This wouldn't be worth pointing out except for the desire you have expressed for inclusion and community with other Christians. I think you'll get farther with that if you go farther with understanding their beliefs.

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TomDavidson
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The (main) reason I find it funny, BB, is that a lot of Mormons really just don't get the issue here.

I mean, you guys have at least two completely additional scriptures above and beyond the "traditional" Christian set that espouse doctrines and beliefs that are no more compatible with most readings of those original scriptures than the Qu'ran is. At least most Muslims acknowledge that they aren't Christians (although their belief in "progressive revelation" makes that distinction largely moot from some perspectives); at least most Christians acknowledge that they aren't Jewish. But Mormons not only call themselves Christian (and demand a seat at the Christian table) but often call non-Mormons gentiles and in some cases think of themselves as a Jewish tribe (and a direct inheritor of Jewish religion.) I don't think this is particularly rude or outrageous of them, mind. But it always amazes me when they're surprised by resistance, as if they really don't realize the ways in which their beliefs are literally anathema to most other Christian sects (and certainly Jewish ones, which are pretty explicit about what you'd need to do to qualify to be Jewish).

I understand that terminology is important. And I think self-identification is important, too. I have no problem calling someone a "woman" even if she has a penis, and I have no problem calling Mormons "Christian." But I think there may well be meaningful distinctions between the way we treat a woman with a penis and a woman without a penis when they show up at the hospital with certain medical complaints, and I think there may well be meaningful distinctions between Christians who think their souls have always existed and might someday ascend to godhood themselves and pretty much all the other Christians everywhere.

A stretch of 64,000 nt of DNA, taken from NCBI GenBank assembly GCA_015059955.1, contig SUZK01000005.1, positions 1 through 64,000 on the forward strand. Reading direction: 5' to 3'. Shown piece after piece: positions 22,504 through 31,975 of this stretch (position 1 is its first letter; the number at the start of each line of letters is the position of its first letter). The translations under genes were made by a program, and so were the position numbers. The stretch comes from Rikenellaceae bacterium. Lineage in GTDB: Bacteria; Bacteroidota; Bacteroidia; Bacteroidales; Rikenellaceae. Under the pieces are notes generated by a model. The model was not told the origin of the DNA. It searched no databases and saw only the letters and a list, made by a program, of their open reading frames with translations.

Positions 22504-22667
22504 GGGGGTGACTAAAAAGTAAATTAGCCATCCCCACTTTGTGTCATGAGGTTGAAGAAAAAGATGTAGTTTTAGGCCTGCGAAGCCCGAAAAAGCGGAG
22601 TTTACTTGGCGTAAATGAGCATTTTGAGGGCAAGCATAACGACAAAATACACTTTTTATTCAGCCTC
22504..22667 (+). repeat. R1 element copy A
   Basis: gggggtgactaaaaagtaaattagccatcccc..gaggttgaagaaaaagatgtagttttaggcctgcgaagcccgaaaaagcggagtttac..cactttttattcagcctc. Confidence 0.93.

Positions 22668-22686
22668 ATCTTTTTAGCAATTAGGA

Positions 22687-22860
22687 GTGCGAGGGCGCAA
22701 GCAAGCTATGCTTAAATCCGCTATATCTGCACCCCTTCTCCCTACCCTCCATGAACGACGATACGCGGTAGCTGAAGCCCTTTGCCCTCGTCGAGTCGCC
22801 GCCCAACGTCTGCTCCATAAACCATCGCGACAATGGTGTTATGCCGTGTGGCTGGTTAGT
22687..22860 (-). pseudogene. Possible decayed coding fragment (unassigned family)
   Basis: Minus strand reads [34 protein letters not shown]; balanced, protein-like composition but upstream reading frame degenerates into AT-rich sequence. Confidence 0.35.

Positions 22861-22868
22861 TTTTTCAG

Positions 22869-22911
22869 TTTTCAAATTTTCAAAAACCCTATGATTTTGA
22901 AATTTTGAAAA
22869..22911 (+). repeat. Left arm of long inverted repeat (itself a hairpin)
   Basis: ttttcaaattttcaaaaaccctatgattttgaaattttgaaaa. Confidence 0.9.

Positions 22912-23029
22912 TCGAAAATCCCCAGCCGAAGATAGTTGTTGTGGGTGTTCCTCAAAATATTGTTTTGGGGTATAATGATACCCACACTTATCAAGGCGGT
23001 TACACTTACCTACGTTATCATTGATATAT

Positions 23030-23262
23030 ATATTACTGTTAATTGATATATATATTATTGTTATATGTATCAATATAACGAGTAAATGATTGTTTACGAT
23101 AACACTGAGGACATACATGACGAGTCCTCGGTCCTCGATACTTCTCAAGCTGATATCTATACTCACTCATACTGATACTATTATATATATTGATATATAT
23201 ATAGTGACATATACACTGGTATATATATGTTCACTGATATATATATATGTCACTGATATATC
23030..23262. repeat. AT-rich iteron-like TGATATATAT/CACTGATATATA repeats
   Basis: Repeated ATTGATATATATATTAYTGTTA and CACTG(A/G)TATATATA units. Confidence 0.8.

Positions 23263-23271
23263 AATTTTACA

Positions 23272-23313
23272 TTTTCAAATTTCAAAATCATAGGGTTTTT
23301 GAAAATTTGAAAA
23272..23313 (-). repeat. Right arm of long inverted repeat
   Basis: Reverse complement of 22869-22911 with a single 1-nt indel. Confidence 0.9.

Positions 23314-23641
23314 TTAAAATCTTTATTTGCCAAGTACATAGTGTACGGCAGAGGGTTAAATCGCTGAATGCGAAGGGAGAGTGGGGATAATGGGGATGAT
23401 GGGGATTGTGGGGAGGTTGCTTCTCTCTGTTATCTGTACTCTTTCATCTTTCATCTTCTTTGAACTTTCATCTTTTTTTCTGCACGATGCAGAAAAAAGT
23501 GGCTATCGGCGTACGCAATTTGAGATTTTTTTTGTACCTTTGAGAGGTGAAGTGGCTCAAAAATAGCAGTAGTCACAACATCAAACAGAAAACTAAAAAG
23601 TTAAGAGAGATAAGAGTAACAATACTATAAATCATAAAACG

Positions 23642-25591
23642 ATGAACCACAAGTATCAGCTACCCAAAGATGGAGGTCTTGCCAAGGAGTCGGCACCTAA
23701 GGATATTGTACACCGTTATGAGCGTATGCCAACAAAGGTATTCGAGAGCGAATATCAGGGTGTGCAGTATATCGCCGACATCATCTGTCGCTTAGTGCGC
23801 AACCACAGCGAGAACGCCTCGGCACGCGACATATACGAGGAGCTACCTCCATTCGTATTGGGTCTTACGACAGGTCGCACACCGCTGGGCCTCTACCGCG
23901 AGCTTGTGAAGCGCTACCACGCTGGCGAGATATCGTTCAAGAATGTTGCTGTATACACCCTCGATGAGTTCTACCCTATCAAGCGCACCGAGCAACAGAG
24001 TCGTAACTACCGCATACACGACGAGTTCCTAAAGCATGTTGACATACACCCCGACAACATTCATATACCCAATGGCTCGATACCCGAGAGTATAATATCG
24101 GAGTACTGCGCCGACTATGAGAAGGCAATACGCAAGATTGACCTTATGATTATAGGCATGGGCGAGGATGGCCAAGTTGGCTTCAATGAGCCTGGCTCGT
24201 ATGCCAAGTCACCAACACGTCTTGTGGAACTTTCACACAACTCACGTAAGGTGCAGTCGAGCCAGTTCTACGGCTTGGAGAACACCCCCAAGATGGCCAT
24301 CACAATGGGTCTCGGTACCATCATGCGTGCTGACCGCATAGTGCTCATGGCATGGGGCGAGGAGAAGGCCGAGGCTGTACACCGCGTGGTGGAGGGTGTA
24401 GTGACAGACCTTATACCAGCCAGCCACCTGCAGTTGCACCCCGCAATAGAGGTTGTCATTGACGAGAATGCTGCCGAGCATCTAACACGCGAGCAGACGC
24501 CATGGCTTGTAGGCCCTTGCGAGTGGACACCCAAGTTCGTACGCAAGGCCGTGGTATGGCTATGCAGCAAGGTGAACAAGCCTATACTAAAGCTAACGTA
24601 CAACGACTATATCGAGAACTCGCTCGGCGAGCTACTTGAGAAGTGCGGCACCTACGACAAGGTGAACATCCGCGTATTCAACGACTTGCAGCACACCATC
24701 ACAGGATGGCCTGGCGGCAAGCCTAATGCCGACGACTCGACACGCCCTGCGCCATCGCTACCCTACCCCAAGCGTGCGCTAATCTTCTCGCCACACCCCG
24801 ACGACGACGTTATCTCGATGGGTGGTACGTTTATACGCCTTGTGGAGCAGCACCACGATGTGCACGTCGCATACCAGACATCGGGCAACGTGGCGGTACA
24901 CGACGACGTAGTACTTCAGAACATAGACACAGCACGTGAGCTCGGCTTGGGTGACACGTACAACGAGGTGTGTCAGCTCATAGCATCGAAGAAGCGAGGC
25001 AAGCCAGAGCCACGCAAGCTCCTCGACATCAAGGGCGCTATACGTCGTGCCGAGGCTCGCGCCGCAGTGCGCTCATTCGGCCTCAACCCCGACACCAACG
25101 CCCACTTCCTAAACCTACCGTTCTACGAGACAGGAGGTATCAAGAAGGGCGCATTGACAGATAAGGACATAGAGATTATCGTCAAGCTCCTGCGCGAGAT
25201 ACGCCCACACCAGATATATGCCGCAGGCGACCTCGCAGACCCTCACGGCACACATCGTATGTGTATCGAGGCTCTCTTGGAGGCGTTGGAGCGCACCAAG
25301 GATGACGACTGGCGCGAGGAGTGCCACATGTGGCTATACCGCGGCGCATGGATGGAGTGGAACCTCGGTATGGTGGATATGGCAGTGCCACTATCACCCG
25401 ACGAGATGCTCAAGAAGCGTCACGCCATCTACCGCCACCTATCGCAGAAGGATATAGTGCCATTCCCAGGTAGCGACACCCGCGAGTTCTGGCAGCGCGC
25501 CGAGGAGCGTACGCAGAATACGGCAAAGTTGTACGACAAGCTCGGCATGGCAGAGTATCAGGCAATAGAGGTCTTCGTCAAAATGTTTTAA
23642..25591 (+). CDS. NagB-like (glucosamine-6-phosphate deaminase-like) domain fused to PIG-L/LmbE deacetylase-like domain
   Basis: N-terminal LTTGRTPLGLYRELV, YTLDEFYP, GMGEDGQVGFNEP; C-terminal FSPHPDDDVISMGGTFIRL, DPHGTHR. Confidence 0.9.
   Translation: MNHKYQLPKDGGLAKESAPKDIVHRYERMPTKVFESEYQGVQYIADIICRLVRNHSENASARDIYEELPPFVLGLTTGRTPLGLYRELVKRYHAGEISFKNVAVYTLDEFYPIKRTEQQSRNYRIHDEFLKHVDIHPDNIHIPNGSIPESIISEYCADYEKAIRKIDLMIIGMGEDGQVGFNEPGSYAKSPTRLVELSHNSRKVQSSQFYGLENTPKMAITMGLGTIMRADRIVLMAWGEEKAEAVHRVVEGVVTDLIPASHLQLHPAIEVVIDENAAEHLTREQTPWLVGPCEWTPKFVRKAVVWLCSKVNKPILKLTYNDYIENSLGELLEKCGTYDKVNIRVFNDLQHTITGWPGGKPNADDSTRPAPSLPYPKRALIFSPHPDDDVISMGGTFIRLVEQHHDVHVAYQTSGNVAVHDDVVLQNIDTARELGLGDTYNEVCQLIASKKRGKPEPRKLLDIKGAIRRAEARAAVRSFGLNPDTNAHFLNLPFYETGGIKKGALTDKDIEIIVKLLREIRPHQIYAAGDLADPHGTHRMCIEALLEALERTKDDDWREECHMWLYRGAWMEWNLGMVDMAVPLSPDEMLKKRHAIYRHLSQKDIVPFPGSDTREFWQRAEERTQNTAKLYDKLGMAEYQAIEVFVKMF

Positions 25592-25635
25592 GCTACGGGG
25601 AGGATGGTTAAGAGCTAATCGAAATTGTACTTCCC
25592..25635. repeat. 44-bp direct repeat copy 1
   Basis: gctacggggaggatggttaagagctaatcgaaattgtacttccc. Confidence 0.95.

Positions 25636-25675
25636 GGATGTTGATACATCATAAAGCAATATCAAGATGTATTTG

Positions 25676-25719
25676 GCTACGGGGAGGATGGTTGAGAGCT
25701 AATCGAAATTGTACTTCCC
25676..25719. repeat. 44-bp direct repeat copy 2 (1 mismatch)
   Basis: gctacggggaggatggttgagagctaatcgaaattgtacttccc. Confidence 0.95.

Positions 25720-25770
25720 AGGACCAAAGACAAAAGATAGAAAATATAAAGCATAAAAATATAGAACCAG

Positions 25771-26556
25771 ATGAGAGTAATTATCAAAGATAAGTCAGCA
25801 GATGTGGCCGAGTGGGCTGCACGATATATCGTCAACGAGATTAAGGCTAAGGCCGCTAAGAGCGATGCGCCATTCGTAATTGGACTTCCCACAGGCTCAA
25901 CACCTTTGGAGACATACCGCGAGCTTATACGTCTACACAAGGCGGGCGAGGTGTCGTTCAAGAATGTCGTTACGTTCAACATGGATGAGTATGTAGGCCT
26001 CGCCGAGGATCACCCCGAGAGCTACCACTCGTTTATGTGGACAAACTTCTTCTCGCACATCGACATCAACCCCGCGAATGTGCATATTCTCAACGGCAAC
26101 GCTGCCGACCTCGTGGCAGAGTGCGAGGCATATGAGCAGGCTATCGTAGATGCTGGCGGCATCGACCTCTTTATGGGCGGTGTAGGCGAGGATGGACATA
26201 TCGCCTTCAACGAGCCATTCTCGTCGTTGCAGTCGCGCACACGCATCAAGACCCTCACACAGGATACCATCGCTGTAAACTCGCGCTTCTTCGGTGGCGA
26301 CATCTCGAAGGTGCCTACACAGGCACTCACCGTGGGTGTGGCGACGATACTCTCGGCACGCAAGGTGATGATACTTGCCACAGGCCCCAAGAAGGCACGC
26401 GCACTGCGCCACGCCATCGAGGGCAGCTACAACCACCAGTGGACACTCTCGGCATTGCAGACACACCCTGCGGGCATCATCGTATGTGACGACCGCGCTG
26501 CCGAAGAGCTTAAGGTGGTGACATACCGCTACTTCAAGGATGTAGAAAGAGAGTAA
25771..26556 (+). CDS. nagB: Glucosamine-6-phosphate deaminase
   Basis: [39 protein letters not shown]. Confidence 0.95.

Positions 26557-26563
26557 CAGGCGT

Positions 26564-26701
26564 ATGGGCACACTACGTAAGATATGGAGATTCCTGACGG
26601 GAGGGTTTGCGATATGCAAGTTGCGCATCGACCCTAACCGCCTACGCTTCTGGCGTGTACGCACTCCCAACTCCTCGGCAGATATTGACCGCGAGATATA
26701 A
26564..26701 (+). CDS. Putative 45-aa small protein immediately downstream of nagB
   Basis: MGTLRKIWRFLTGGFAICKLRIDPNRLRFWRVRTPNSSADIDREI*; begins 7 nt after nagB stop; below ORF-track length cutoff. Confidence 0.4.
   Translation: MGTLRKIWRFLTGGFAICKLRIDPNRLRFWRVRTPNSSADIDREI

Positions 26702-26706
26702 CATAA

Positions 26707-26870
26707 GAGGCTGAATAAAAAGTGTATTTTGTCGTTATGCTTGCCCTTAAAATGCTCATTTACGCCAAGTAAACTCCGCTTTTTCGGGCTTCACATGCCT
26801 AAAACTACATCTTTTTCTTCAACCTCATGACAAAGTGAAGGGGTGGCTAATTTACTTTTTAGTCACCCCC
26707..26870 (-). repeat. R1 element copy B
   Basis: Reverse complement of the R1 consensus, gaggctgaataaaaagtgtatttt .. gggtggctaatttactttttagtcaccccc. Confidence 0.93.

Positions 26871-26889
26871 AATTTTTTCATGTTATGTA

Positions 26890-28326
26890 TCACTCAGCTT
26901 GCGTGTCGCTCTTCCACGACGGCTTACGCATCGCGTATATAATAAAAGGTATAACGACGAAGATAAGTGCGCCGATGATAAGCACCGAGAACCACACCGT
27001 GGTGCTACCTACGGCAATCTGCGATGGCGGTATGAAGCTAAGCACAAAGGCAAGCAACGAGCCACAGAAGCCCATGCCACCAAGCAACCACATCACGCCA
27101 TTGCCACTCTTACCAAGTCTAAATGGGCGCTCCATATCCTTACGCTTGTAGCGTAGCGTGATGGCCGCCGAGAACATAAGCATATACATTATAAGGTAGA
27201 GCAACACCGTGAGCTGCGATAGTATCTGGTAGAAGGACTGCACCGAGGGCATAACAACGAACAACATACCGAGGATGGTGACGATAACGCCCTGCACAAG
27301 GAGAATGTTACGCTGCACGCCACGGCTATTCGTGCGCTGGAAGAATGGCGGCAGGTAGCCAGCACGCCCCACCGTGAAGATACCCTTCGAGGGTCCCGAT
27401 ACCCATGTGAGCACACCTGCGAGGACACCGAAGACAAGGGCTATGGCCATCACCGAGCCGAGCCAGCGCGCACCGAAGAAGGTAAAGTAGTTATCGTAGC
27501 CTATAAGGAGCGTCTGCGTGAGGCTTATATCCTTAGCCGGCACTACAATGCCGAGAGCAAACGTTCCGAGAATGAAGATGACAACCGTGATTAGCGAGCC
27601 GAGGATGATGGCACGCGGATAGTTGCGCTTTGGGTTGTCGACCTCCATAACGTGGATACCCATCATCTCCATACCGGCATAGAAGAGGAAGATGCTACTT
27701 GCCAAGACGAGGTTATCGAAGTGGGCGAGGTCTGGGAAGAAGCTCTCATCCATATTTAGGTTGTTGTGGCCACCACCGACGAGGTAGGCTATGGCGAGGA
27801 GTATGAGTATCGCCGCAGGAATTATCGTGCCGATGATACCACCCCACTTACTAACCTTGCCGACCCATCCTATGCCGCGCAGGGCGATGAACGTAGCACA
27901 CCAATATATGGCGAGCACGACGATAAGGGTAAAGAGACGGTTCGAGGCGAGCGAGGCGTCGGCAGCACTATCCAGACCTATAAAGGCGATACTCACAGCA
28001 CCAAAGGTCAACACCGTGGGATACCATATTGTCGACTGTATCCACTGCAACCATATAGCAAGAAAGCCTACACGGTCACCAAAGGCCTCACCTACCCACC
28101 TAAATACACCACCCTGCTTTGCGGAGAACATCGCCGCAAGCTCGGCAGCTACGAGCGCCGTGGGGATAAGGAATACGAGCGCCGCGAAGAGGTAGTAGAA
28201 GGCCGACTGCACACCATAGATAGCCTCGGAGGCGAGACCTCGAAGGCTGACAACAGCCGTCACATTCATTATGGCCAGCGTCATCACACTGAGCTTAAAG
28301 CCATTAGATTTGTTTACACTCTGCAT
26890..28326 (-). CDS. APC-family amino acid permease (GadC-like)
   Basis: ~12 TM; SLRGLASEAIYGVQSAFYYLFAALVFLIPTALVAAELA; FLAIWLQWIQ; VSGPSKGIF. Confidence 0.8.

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Dogbreath
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I would largely agree with your post, Tom, with the caveat that things like gender identity, sexual orientation, or ethnicity are innate and personal. Something you're born with, not something you chose, and not a group you choose to join. I think a better analogy to religion would be a political party or a club or a fraternity. Edit: Or maybe nationality. (In the sense that one can be "born" into a religion/religious culture. Though religious affiliation is generally much easier to change than nationality)

[ July 06, 2017, 04:47 PM: Message edited by: Dogbreath ]

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kmbboots
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BB, I'm just not sure what you are trying to accomplish. I'm happy to try to explain points of doctrine as far as it can be explained and as far as I understand it. But what if feels like you are trying to is overturn 1700 years of fundamental Christian tradition and the beliefs of billions of people.